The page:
Kyoto University professor Hiroshi Nishiura, who led an early study of Wuhan in 2020, said he was “not very optimistic” even if strict lockdowns are slowing the spread.

“Multiple introductions (of Omicron) into mainland China would be inevitable,” Nishiura said.

(GRAPHIC: Mainland China COVID-19 cases (2021-2022) –


China is trying to strike a balance between targeted restrictions to stop the spread of the virus and ensuring the disruptions don’t worsen an already uncertain economic outlook.

Shanghai and Shenzhen adopted rare tighter restrictions for these two cities – one closing all elementary, middle and high schools and the other suspending non-essential businesses – but stopped before a severe lockdown like Wuhan’s in 2020.

China’s policy to fight COVID-19 is not completely broken, but daily increases of more than 1,000 cases are a warning sign, said Jin Dong-Yan, a professor at the University of Hong Kong. .

To bolster China’s testing capacity, authorities last week approved the use of self-administered antigen test kits alongside polymerase chain reaction tests.

China said late Tuesday that patients with mild symptoms will be quarantined in centralized facilities, revising an earlier requirement to move them to hospitals, in response to concerns over medical resources.

“The worst-case scenario for them is that Omicron overloads China’s healthcare system and the whole country is flooded with COVID cases,” said Huang Yanzhong, senior researcher for global health at the Council on Foreign Relations.

In mainland China, the official death toll has been largely static since 2020, with just two deaths reported in 2021 and none this year.

The elderly in China are vulnerable to Omicron variants, so “a significant number of cases and deaths would be expected,” said Nishiura of Kyoto University.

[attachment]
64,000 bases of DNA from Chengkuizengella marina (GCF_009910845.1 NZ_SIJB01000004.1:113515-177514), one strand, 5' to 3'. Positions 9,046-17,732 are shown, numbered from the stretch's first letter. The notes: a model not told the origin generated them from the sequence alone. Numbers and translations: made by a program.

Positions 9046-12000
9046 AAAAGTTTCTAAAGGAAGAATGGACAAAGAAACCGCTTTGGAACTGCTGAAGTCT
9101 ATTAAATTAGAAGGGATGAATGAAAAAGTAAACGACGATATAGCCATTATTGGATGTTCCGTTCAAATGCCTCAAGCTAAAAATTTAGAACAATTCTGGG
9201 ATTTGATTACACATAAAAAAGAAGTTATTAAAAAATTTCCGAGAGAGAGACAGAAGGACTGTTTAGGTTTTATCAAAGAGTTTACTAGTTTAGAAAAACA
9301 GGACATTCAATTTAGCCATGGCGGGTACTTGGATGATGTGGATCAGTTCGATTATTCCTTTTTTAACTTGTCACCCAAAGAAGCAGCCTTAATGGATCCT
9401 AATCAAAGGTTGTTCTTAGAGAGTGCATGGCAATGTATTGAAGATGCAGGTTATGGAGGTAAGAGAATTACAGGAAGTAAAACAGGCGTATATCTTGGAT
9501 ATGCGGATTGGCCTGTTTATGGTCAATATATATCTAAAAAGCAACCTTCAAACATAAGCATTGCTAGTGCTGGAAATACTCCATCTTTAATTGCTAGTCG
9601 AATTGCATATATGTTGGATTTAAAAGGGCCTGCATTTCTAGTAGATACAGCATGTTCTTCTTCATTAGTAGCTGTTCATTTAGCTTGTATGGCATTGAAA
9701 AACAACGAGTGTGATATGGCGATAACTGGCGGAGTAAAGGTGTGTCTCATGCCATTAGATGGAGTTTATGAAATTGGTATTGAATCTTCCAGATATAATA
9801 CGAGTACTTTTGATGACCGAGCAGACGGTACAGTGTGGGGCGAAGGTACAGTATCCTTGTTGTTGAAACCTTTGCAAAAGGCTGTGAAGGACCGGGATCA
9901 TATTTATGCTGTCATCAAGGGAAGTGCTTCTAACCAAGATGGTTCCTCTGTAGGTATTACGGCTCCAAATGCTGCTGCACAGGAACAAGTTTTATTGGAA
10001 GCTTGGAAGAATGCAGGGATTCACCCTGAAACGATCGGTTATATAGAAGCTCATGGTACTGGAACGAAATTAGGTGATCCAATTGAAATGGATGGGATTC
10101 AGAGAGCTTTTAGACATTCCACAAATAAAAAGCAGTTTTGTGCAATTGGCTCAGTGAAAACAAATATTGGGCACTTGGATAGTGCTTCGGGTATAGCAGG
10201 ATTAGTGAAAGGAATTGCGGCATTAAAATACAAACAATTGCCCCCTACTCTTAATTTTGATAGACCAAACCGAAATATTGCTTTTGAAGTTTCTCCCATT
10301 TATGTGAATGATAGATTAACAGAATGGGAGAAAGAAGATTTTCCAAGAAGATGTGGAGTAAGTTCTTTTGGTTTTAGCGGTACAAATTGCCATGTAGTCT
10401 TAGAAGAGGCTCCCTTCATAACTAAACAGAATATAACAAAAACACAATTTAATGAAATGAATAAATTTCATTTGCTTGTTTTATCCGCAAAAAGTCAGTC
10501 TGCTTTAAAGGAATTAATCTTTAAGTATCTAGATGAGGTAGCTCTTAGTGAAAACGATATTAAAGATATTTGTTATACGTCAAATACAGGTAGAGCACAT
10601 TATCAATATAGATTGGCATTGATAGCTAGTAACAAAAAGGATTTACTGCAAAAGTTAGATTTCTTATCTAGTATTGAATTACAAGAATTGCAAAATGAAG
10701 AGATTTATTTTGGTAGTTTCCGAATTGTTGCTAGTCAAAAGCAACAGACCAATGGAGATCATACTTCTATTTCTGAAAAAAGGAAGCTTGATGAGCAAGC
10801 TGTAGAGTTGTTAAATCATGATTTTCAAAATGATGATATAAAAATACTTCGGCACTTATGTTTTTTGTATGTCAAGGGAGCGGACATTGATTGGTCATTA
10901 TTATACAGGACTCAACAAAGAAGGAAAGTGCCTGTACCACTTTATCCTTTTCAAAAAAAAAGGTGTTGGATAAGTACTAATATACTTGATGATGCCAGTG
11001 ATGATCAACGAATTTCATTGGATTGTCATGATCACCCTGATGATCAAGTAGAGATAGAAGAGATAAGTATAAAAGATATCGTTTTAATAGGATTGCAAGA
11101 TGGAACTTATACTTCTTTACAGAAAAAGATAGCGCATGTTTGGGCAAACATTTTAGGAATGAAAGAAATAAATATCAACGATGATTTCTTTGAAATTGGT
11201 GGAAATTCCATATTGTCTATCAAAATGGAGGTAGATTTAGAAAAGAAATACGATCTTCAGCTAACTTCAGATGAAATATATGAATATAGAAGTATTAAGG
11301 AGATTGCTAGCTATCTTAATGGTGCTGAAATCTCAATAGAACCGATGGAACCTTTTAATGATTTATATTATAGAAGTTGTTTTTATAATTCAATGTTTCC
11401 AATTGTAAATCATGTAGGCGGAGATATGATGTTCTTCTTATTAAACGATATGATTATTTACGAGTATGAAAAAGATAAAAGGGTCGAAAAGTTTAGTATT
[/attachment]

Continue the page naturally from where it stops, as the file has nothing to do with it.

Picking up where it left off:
There are signs that some cities are taking a harder line.

Shenzhen, home to about 17.6 million people, said on Monday only one member of a household could go out every two or three days to stock up on basic necessities.

“I think there’s no way to stop Omicron now,” said Peter, 49, a Shenzhen resident and owner of a virtual reality startup. “The only way is to maintain normality and welcome the virus. You see abroad, coronavirus is like a cold. Many people have recovered and traveled everywhere. Why are we trapped here?”

In Shanghai, 106 incoming international flights scheduled from March 21 to May 1 will be diverted to other Chinese cities.

Businesses from automaker BYD to operator KFC Yum China say their operations have already been impacted, with more disruption expected as cases rise.

In the closed city of Changchun, the impact of curbs has been harsh.

Guo, owner of a pedicure and beauty salon, said she was worried about her loans and the salaries of her employees.

“I feel very overwhelmed right now,” Guo said. “Only those in an epidemic area would understand that feeling.”

(Reporting by Roxanne Liu, David Stanway and Ryan Woo; Additional reporting by Martin Quin Pollard in Beijing, Rocky Swift in Tokyo and Beijing Newsroom. Editing by Gerry Doyle)